N-cadherin and heart development

The developing heart primordium strongly expresses N-cadherin. In order to investigate the role of this adhesion molecule in heart morphogenesis, chicken embryos were cultured at stages 5-12, and injected with anti-N-cadherin antibodies that can specifically block the activity of this cadherin. In the injected embryos, the epimyocardial layers, which develop bilaterally from the splanchnic mesoderm, do not fuse to form a single cardiac tube. Each of the unfused layers becomes fragmented into epithelioid clusters. At the cellular level, large intercellular gaps are observed in the antibody-treated myocardial layers. These disorganized myocardial layers beat to some extent, suggesting that their differentiation is not blocked; however, their contraction is not coordinated. Morphogenesis of other tissues, not only N-cadherin-negative but also N-cadherin-positive tissues, such as the neural tube and notochord, proceeded normally even in the presence of anti-N-cadherin antibodies. These results suggest that N-cadherin is indispensable for heart formation (but not for morphogenesis of the other tissues) at the developmental stages examined. For the latter processes, expression of other cadherin subtypes presumably compensate for the loss of N-cadherin activity (Nakagawa, 1997).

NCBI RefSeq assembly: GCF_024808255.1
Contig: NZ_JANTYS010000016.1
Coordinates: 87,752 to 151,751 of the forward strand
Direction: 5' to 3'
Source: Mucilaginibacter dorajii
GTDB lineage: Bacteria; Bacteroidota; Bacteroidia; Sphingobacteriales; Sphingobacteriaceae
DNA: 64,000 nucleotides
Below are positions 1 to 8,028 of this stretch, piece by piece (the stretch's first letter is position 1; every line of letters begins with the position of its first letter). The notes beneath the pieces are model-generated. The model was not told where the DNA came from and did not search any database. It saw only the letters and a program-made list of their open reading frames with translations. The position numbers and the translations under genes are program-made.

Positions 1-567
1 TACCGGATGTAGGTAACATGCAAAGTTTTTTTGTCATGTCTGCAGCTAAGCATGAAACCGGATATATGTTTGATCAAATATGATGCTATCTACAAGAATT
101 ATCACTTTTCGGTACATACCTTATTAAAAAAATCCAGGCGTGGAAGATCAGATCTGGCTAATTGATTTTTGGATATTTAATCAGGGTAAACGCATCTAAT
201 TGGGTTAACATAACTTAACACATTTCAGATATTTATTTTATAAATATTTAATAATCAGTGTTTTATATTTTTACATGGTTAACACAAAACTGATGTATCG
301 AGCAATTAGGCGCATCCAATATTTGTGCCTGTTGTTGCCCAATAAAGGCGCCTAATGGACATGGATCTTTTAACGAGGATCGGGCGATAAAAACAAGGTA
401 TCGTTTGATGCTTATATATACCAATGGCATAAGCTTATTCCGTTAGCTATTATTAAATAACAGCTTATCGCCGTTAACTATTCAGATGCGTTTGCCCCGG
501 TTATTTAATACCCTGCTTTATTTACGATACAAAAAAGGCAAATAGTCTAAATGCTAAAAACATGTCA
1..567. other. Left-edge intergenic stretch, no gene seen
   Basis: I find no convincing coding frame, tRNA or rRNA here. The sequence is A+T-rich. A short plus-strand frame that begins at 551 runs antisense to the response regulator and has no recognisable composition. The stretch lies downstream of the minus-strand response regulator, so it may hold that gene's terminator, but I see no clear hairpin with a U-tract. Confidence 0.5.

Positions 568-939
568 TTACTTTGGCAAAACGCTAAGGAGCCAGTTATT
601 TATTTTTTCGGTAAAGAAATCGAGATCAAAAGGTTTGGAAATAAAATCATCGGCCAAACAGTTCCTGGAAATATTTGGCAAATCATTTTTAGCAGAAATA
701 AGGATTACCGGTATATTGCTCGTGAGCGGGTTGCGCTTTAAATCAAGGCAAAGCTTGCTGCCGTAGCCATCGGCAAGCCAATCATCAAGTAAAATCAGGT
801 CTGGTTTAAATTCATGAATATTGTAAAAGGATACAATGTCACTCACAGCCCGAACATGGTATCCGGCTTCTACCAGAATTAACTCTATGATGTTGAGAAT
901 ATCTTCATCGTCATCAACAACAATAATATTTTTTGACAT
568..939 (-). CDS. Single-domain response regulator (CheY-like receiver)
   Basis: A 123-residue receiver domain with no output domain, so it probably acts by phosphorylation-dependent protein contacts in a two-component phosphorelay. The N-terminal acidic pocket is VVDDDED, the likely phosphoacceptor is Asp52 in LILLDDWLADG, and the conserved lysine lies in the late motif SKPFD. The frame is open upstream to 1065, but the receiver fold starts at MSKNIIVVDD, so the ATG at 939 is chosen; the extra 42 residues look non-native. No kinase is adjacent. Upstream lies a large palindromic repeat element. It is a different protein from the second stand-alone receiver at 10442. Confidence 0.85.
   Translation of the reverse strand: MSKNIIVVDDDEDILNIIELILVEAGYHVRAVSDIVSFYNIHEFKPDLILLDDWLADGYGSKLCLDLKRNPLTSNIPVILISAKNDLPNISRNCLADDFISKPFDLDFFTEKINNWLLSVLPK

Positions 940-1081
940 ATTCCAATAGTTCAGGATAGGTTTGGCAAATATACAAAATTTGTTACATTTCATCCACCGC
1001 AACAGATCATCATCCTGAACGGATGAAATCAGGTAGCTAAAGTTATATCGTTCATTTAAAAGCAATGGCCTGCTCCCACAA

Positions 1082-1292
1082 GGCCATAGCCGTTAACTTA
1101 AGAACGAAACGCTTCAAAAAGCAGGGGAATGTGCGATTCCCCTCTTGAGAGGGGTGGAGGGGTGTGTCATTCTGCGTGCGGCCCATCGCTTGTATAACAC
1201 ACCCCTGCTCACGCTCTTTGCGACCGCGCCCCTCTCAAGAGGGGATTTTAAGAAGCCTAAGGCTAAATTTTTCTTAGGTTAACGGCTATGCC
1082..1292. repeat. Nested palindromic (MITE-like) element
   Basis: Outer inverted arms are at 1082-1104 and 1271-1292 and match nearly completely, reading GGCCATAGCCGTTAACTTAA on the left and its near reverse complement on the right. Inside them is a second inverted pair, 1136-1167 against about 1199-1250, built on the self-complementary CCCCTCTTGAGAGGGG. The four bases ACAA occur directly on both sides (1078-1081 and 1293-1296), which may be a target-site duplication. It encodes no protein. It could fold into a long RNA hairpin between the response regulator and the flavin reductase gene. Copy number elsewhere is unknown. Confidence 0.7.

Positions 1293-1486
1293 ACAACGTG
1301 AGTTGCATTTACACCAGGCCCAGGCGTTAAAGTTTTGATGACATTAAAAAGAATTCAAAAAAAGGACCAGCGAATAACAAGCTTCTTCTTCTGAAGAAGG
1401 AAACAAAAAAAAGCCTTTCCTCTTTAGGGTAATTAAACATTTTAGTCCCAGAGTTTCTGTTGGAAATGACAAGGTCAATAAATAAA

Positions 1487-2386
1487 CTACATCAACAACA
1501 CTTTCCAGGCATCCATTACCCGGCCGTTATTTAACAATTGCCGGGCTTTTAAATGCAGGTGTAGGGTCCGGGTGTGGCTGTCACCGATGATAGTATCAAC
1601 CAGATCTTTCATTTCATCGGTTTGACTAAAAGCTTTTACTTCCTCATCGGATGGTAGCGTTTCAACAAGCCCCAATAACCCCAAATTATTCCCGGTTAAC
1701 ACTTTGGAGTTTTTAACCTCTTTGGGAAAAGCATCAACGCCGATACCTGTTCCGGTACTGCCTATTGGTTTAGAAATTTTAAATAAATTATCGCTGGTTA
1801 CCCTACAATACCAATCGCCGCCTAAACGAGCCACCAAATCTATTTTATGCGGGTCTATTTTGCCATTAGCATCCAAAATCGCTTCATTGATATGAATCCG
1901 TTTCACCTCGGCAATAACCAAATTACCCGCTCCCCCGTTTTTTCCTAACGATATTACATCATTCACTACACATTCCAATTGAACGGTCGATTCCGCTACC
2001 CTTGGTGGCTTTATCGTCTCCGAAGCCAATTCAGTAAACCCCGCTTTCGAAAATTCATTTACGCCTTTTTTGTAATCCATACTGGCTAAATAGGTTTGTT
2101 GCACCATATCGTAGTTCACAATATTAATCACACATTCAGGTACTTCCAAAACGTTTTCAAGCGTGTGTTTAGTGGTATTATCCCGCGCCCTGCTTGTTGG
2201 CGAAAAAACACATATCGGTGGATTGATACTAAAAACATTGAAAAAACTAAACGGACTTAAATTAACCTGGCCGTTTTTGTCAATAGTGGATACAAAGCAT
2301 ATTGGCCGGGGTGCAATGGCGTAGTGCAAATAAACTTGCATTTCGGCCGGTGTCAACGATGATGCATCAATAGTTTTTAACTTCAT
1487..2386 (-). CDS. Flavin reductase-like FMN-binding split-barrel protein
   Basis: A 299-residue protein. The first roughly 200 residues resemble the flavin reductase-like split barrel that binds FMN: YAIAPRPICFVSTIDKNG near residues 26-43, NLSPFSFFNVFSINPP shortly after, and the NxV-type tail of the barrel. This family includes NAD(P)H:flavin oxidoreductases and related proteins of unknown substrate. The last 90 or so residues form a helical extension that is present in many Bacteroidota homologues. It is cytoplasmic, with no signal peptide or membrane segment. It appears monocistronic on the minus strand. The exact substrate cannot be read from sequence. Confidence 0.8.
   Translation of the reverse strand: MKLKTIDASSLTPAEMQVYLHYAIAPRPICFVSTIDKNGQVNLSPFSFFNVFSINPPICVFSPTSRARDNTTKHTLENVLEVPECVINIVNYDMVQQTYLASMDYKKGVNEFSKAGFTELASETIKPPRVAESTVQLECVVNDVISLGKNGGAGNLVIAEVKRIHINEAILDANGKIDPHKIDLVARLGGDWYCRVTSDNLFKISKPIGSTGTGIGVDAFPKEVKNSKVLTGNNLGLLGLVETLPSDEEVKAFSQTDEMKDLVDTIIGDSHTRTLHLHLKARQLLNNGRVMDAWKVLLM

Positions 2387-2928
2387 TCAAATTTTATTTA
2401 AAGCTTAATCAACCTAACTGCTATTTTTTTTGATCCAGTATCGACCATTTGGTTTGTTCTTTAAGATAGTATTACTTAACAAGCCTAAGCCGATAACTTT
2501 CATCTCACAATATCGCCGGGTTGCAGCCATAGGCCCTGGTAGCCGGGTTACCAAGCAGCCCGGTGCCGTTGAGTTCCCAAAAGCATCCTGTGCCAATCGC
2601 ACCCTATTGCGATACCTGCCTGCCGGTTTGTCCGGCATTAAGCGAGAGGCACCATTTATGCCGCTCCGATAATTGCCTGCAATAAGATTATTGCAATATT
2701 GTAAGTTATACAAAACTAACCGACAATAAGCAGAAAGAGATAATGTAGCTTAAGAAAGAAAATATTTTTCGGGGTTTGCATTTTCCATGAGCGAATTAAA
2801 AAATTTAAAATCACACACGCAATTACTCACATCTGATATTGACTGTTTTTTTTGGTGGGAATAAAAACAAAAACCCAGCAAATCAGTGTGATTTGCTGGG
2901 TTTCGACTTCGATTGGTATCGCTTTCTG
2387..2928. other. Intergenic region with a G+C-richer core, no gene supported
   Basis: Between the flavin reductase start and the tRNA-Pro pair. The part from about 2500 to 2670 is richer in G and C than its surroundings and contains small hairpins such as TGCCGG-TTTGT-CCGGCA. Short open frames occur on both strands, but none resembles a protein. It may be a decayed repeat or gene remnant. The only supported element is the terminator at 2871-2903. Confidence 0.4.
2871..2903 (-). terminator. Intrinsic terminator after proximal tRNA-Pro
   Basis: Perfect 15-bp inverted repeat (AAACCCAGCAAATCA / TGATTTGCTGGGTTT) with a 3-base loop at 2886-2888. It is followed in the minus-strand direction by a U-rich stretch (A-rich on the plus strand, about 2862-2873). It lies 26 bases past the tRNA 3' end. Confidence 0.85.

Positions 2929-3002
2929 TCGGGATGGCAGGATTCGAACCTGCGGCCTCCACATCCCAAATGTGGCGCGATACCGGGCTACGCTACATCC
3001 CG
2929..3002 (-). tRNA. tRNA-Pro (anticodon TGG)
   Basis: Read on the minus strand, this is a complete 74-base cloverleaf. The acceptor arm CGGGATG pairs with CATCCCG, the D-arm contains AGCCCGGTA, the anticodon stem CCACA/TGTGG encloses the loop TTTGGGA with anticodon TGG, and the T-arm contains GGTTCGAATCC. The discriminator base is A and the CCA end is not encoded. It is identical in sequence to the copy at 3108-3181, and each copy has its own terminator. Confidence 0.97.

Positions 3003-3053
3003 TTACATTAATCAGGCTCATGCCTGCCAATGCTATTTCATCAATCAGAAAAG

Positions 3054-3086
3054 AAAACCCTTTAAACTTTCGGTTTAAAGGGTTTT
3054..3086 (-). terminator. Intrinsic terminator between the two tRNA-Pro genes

During early heart development the expression pattern of N-cadherin, a calcium-dependent cell adhesion molecule, suggests its involvement in morphoregulation and the stabilization of cardiomyocyte differentiation. N-cadherin's adhesive activity is dependent upon its interaction with the intracellular catenins. An association with alpha-catenin and beta-catenin also is believed to be involved in cell signaling. This study details the expression patterns of alpha-catenin, beta-catenin, and gamma-catenin, during definition of the cardiac cell population as distinct compartments in the anterior regions of the chick embryo between stages 5 and 9. The restriction of N-cadherin/catenin localization at stage 5+ from a uniform pattern in vivo, to specific cell clusters that demarcate areas where mesoderm separation is initiated, suggests that the N-cadherin/catenin complex is involved in boundary formation and in the subsequent cell sorting. The latter two processes lead to the specification and formation of the somatic and cardiac splanchnic mesoderm. N-cadherin colocalizes with alpha- and beta-catenin at the cell membrane before and during the time that its expression becomes restricted to the lateral mesoderm and continues cephalocaudal into stage 8. These proteins continue to colocalize in the myocardium of the tubular heart. Plakoglobin is not expressed in this region during stages 6-8, but is detected in the myocardium later at stage 13. The observed in vivo expression patterns of alpha-catenin, beta-catenin, and plakoglobin suggest that these proteins are directly linked with the developmental regulation of cell junctions, as cardiac cells become stably committed and phenotypically differentiated to eventually form a mature myocardium. The localization of N-CAM also was analyzed during these stages to determine whether the N-cadherin-catenin localization is unique or whether other cell adhesion molecules have similar expression patterns. The results indicate that the unique pattern of N-cadherin expression is not shared with N-CAM. Perturbation of N-cadherin using a function perturbing N-cadherin antibody (NCD-2) inhibits normal early heart development and myogenesis in a cephalocaudal, stage-dependent manner. A model is proposed whereby myocardial cell compartmentalization also defines the endocardial population. The presence of beta-catenin suggests that a similar signaling pathway involving Wnt (wingless)-mediated events may function in myocardial cell compartmentalization during early vertebrate heart development, as in Drosophila contractile vessel development (Linask, 1997).